For small meteoroids, 90% of the mass is lost to ablation as they come through Earth’s atmosphere. Edges and corners are the first parts to ablate away. Put an ice cube in water and wait for 90% to melt. The “cube” that remains will have no edges, points, or straight lines. It is like that with meteorites. As a consequence, most stony meteorites have rounded and smooth exteriors, except where they have broken.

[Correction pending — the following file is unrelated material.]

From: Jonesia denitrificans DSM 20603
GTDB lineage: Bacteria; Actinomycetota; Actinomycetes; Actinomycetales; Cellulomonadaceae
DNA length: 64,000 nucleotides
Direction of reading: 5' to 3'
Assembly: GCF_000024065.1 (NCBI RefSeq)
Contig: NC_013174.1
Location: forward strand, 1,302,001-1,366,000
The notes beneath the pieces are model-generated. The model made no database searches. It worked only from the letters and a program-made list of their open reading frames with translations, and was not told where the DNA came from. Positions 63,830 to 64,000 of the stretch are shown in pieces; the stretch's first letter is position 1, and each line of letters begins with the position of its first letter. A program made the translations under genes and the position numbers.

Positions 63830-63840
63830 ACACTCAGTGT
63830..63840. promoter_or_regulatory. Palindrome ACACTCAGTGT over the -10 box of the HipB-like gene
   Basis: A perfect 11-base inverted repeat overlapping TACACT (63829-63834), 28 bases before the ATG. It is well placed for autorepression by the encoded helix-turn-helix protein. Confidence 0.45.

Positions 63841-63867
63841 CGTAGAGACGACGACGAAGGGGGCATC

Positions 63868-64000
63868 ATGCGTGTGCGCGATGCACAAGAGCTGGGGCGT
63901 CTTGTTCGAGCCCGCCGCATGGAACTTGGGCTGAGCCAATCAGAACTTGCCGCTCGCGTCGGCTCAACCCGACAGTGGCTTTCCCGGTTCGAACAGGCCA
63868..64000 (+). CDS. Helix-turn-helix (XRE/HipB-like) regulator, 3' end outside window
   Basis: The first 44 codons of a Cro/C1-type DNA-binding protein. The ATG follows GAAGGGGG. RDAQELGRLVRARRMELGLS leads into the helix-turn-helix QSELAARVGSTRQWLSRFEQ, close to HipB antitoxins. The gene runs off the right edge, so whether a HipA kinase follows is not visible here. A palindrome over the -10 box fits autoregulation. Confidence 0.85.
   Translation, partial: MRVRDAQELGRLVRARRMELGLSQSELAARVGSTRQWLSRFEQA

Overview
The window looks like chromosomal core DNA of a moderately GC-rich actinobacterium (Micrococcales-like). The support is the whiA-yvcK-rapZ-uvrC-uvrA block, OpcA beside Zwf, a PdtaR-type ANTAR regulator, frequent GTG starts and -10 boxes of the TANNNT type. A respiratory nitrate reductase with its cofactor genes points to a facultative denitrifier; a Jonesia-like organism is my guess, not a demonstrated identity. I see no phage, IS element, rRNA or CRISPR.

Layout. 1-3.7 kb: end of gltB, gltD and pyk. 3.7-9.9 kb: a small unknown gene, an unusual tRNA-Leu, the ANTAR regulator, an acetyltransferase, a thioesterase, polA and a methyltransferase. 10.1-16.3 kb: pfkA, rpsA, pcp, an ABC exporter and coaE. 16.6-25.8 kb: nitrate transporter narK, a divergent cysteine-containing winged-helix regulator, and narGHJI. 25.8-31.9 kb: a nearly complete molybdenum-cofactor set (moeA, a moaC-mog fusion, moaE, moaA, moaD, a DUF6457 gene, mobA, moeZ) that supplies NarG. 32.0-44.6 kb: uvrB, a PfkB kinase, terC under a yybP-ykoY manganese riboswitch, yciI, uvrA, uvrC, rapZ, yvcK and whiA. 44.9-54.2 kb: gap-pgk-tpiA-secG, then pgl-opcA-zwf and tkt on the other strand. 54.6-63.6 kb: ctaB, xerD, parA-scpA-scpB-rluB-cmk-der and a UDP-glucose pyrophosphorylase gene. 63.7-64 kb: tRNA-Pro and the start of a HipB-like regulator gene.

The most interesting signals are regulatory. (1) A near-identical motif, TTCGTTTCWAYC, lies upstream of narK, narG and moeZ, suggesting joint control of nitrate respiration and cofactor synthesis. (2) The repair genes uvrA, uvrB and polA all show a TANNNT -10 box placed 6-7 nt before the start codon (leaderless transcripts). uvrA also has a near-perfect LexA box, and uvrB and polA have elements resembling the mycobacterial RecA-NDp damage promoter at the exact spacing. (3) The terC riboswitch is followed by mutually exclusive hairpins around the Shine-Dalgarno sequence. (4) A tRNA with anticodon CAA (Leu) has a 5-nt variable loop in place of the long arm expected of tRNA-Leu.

Having said that, one can purchase meteorites with flat faces that have been cut with a saw and polished by sellers. One can even purchase meteorites that have been cut into cubes or spheres. As I say elsewhere, however, if the fusion crust has been cut or abraded away, the stone may not easily identified as a meteorite.
All of the photos below were sent to me by persons inquiring whether the object was a meteorite. None of them are meteorites. Nearly all have flat, straight sides or edges. “Flat” and “straight” do not happen naturally in meteorites. Note that none of these rocks has a fusion crust.